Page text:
The Island of Great Cumbrae in the middle of The Firth of Clyde near Largs is about 4 - 5 miles long. Historically and Geographically, it's prominence in this important navigable waterway made it a hub for Customs and Excise checking on Smuggling and contraband.
The only town on the island is Millport located in a large sweeping bay at the south end which has served Glasgow holiday makers in the past and day-trippers in more recent times.
One of the oldest buildings in Millport is the 1745 Garrison House used as barracks for the army.
The building has seen a busy life during the early 21st century as it was damaged by arson, achieved funding from the National Lottery and now houses essential services and community projects.
Picking up from where I left off in the last post of Largs and MV Loch Shira, I arrived by ferry on the north east side of Great Cumbrae. There was a frequent bus service that linked the ferry terminal with Millport in the south.
As a result of this outing today, I realised that the town was more accessible that I first thought. The bus service was difficult to find at first on the internet and seemed complex with the winter / summer / off peak services. However my experiences today were if there's a boat, there's a bus. It was a bit weird at the end of the day travelling north, with traffic light controlled roadworks on the way, seeing the ferry crossing the Firth of Clyde nearing towards the island. I needn't have worried because they both arrive and depart at about the same time.
Cycling is the main activity of Millport where most people want to cycle around the island on the perimeter road. Bike hire is available at a reasonable cost from a few shops for the 10.25 mile circuit. Many novice cyclists would claim the rounded up distance of 11 miles depending on which guide, book or site they have read !!
I chose the shop with a snappy title of "On your Bike".
After a small exchange of money and a quick chat with the staff, I took a hurried photograph which they wanted to know what it was going to be used for. They were keen for me to advertise their shop and mentioned that not only do they do bike hire but also kayaks as well.
I promised them an advert here ... http://www.onyourbikemillport.com
I remember visiting lots of places in the UK as a child with my parents and somehow for either nostalgia purposes, photography or otherwise, I seem to return to them all. Millport and The Isle Of Cumbrae however had to wait until today from as long ago as 1975. As I was going to be sampling the outdoors, I had to choose the best weather day in the week.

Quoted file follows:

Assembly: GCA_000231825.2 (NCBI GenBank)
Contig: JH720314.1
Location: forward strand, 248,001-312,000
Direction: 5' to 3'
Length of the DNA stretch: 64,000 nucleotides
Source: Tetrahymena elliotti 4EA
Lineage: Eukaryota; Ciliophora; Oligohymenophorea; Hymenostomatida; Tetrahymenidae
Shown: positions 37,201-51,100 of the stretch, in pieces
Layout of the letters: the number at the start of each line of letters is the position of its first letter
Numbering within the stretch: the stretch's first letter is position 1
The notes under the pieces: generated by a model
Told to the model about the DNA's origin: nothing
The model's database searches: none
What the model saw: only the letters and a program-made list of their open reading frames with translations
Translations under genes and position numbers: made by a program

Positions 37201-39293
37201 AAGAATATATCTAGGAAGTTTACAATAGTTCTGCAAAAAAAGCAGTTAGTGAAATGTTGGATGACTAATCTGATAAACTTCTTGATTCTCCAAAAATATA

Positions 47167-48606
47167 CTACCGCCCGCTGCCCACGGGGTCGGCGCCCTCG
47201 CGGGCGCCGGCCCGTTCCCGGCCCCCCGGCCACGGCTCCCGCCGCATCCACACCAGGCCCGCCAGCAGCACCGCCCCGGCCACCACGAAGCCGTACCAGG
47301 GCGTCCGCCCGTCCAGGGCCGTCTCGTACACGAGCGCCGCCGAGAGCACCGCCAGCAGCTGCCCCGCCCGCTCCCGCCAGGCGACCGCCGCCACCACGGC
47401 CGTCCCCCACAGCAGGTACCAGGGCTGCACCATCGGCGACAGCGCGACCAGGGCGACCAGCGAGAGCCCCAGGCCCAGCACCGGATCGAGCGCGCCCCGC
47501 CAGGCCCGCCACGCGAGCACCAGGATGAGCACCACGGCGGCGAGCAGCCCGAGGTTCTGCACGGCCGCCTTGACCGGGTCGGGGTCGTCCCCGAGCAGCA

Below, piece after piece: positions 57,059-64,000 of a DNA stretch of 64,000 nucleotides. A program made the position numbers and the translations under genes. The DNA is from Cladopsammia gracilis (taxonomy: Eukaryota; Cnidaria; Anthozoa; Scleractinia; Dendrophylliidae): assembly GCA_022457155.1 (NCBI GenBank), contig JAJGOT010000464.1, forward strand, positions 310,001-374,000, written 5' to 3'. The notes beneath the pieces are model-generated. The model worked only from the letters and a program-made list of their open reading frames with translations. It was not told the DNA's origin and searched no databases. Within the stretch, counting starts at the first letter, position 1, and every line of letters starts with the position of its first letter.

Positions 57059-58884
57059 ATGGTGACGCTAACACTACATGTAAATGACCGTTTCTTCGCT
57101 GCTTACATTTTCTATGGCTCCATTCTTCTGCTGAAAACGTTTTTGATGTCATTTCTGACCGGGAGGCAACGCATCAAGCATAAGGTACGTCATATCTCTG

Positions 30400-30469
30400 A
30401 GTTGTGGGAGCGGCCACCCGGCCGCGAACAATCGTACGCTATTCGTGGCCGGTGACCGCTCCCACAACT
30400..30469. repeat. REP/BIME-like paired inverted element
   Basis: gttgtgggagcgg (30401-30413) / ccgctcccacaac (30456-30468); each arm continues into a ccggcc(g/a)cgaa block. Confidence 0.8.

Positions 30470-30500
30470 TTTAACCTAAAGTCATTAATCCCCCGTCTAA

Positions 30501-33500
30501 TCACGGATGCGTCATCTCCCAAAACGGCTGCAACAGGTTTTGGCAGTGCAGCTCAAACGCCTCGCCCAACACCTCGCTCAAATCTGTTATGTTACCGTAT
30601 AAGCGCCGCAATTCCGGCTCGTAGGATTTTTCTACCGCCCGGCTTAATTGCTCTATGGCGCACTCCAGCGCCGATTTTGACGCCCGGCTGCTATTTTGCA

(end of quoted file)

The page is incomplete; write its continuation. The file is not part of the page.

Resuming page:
Back in 1975, the island or rather the cycle ride seemed a lot longer but this was pleasure and something I had been looking forward to since I planned the trip.
I wasn't in a "race" this time so it was nice to enjoy the beaches on the west side as I headed north from Millport.
All too soon I reached the northerly side of the island at the figurative half way point. Tolmont End Monument commemorates two seaman who lost their lives from HMS Shearwater back in 1844. With a view across the Firth of Clyde to Largs including the frequent ferry sailings, it seems to be the place chosen by many amateur and rookie cyclists as a half way point for a break.
I had a better plan up my sleeve for a more photographic location a little further on, not so much entitled "Planes, Trains and Automobiles" but more the ones they left out ... "Boats and Bikes" !!
I had plenty of time over lunch to be distracted watching the frequent ferry arriving and departing. Too many photographs, I had to give myself a quick self indulgent photo processing moment !!
After lunch and a few more southerly miles into the sun, I turned the corner into the sweeping concave bay of the more residential eastern end of Millport....
|The Isle of Arran from Millport|
The tropical feel of the gulf stream and the reason why Millport has been popular for many a year.
The Crocodile rock is a natural rock feature that was painted over a century ago and is the great seafront attraction of Millport. It is unknown when artist Robert Brown painted the rock, but we do know that he was thanked for his efforts in the summer of 1913. You may think that it looks like something from the circus here at low tide, but images at high tide give the croc rock a bit more realism even if captured on a still photograph. The Local Burns club opted to look after it in more recent years and use the skills of a local painter every few years to keep the croc smiling :-)
Usually in most Cities and towns, renovations and building makeovers are relentlessly keeping up to date with the times. As a child I remember vividly the sea front and one of the things I noticed arriving in Millport 40 years later was that nothing had changed much at all.
Finally, as with all islands, it's nice for the locals to welcome and enjoy the trade of the traveller but there a comes a time to leave and return to the mainland. Not all of the visitors seem to be welcome and they don't take the ferry back either ...